They pollinate our flowers, vegetables and fruit. They spread deadly diseases. They flash in the summer night. They bore into the wood in our homes. And they serve as supper for birds, reptiles, amphibians and mammals – including people. Insects are seemingly everywhere, and scientists have been striving to better grasp their history on Earth…”The Earth 480 million years ago looked more like Mars than our Earth today: nothing but rock, with no life on land. The oceans were full of life, but life out of the water is really quite challenging,” said evolutionary biologist Karl Kjer of Rutgers University in New Jersey, another of the study leaders.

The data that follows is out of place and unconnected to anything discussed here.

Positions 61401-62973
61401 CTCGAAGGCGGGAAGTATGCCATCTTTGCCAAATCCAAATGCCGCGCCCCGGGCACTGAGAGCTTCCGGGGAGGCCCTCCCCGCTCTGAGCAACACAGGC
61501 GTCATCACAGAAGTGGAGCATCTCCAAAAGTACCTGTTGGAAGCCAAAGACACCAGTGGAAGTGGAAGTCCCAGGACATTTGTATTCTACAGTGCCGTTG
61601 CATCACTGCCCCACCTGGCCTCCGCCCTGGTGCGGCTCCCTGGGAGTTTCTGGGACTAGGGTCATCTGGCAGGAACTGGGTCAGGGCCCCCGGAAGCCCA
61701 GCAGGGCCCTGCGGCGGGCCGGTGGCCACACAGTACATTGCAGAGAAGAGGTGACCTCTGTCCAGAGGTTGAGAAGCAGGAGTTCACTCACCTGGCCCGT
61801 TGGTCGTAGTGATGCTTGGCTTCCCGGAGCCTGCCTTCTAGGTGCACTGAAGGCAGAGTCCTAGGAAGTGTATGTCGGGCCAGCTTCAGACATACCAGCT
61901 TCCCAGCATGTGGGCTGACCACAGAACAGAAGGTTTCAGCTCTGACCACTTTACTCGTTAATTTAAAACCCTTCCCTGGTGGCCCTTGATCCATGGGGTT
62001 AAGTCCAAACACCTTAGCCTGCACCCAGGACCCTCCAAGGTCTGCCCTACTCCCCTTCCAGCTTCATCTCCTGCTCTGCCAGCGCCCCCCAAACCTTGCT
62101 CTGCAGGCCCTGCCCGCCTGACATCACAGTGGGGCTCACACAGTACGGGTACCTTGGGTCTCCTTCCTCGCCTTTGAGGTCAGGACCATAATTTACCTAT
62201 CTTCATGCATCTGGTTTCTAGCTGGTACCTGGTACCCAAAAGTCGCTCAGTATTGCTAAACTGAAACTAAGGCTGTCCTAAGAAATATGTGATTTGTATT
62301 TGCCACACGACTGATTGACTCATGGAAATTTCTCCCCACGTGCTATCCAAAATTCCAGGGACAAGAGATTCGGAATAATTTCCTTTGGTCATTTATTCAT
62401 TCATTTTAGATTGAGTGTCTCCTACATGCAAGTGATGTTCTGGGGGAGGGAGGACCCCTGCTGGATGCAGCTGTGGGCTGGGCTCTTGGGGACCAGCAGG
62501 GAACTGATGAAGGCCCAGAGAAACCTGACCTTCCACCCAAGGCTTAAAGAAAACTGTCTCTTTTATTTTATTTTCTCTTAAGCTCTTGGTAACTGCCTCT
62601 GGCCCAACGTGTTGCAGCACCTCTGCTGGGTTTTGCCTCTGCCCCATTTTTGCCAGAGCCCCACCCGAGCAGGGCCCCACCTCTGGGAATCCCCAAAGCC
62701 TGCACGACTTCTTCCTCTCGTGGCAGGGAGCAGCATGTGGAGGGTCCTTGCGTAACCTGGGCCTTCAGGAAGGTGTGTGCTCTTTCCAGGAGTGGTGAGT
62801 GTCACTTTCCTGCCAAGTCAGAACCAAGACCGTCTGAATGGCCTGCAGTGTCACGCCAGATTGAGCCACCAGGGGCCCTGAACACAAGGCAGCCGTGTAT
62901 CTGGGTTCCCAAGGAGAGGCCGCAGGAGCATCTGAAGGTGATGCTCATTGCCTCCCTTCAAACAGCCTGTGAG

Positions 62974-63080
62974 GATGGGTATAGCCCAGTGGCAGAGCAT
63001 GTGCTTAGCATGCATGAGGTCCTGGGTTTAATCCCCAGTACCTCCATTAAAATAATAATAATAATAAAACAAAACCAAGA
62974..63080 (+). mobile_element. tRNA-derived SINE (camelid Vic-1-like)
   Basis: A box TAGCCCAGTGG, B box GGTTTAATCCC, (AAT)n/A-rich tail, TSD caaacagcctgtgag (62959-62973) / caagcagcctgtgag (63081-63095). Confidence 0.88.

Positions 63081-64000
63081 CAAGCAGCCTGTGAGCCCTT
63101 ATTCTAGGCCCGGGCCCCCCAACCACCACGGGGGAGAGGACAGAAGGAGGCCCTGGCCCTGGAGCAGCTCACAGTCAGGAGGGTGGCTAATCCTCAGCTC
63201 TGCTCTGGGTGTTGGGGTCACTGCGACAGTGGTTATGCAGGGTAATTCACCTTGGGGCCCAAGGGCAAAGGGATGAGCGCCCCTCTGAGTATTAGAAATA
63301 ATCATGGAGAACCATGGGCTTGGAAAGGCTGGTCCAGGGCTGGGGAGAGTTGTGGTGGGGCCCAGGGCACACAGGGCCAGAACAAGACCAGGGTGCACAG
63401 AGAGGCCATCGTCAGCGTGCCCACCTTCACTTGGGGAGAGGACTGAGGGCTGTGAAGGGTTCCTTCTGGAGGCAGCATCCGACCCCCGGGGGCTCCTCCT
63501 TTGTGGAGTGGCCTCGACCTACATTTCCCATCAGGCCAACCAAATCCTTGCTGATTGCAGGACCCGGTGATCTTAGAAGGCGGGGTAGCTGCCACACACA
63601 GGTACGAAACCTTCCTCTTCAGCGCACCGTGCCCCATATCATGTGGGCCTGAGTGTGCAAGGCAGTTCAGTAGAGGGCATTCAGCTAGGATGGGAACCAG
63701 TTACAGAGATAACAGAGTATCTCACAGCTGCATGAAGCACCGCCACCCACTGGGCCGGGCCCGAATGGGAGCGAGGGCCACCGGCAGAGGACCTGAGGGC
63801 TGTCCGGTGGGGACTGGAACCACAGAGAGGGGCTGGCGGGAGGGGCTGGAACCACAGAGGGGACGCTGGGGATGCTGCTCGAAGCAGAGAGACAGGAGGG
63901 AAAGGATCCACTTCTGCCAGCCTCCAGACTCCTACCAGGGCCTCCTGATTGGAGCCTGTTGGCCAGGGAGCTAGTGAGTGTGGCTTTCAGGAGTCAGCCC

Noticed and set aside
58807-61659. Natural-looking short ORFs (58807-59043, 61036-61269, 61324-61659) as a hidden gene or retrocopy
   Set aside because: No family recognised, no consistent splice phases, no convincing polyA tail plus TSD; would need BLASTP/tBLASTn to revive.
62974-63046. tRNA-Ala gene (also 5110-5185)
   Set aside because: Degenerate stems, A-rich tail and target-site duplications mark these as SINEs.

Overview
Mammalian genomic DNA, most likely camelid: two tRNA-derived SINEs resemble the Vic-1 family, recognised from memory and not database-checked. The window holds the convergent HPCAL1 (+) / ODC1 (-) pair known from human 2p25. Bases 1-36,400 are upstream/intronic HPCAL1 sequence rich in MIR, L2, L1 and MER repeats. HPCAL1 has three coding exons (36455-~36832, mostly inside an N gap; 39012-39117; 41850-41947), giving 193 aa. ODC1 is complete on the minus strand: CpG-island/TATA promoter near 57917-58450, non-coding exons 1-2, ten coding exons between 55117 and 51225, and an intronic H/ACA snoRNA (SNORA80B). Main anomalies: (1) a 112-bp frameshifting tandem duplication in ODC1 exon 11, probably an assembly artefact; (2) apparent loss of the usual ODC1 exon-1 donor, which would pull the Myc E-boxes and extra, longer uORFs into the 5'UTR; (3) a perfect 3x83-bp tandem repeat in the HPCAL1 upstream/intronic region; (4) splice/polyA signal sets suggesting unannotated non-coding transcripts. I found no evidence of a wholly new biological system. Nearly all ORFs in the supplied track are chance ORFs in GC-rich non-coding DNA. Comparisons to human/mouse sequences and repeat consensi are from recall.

Unusually warm western Pacific waters linked to global warming may be the paradoxical cause of a bone-chilling winter in parts of the United States this year, a scientific study said on Thursday…Jennifer Francis of Rutgers University, who wrote in 2011 that a melting of Arctic ice may cause cold snaps, said the Pacific had a similar pattern of heavy rainfall in 2011-12 but the winter was mild in the United States. “In both cases the jet stream’s path was extremely amplified or wavy, which is exactly the sort of behavior we expect to occur more frequently in association with rapid Arctic warming,” she told Reuters.